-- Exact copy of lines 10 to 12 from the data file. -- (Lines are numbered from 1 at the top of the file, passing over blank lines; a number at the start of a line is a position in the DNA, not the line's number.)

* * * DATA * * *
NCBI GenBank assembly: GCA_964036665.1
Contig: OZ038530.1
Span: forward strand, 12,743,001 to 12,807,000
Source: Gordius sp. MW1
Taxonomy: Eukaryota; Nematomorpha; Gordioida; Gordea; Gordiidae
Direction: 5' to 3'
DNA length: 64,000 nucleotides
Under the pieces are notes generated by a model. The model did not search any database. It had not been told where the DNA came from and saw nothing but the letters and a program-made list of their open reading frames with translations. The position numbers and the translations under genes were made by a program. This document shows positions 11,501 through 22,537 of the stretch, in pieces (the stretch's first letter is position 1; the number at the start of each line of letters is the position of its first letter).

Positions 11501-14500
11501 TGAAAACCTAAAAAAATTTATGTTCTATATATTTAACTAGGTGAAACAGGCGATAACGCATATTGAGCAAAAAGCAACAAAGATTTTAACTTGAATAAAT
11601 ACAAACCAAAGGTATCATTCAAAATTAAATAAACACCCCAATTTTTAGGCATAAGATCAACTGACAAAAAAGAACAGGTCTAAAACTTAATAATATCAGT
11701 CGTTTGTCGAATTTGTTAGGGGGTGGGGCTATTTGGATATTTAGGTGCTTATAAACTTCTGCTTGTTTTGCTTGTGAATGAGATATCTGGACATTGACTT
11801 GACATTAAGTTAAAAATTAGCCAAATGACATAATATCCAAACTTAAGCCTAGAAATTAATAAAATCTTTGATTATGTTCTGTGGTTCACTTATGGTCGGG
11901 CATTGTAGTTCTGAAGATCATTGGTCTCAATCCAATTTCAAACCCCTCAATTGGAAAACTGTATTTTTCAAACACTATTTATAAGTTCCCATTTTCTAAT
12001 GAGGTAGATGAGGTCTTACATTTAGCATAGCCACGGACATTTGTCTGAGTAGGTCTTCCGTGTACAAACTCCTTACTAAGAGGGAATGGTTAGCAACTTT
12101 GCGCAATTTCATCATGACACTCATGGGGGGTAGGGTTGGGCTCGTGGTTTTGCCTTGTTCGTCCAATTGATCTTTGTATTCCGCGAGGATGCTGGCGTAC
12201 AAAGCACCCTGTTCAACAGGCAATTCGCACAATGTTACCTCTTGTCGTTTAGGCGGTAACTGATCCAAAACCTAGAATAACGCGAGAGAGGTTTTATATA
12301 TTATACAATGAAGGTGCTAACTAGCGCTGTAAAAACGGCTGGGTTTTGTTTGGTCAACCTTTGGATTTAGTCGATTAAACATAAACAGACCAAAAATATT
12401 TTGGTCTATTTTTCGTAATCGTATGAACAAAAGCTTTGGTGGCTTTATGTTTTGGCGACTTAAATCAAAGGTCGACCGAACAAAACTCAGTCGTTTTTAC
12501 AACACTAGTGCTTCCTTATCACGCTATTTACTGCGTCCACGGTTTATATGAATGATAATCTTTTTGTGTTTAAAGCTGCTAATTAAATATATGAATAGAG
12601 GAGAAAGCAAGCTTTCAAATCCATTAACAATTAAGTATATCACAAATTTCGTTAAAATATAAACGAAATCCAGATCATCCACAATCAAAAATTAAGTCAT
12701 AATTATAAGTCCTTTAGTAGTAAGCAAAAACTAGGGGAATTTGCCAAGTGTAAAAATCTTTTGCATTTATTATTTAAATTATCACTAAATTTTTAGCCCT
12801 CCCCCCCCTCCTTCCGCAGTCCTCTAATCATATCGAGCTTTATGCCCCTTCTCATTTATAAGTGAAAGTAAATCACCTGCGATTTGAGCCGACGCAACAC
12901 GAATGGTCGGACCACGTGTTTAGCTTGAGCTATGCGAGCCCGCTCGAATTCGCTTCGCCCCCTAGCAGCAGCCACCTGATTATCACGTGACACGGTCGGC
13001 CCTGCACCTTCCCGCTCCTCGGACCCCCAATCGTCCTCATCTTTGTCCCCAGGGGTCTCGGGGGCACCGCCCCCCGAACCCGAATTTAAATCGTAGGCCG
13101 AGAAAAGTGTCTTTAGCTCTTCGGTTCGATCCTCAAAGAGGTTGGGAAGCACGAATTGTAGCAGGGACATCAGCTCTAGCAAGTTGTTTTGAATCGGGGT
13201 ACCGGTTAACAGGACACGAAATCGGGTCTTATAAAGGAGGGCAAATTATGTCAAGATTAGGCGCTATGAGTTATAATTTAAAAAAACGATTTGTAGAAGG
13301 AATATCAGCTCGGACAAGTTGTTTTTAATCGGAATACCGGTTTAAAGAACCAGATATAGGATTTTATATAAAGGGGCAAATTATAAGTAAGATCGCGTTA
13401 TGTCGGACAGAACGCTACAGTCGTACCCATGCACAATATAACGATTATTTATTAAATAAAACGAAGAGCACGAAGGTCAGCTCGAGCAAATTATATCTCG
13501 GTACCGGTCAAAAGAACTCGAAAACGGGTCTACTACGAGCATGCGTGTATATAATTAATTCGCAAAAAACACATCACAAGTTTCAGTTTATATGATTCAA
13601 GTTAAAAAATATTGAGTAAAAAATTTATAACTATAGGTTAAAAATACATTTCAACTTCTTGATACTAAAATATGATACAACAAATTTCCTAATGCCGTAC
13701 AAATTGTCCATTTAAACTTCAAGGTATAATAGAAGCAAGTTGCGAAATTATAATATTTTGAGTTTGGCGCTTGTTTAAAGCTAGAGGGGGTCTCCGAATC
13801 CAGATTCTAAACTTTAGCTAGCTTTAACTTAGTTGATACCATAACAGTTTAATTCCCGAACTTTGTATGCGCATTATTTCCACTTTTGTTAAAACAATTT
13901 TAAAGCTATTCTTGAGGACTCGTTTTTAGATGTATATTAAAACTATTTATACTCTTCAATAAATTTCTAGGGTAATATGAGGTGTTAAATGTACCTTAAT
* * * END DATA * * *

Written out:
11501 TGAAAACCTAAAAAAATTTATGTTCTATATATTTAACTAGGTGAAACAGGCGATAACGCATATTGAGCAAAAAGCAACAAAGATTTTAACTTGAATAAAT
11601 ACAAACCAAAGGTATCATTCAAAATTAAATAAACACCCCAATTTTTAGGCATAAGATCAACTGACAAAAAAGAACAGGTCTAAAACTTAATAATATCAGT
11701 CGTTTGTCGAATTTGTTAGGGGGTGGGGCTATTTGGATATTTAGGTGCTTATAAACTTCTGCTTGTTTTGCTTGTGAATGAGATATCTGGACATTGACTT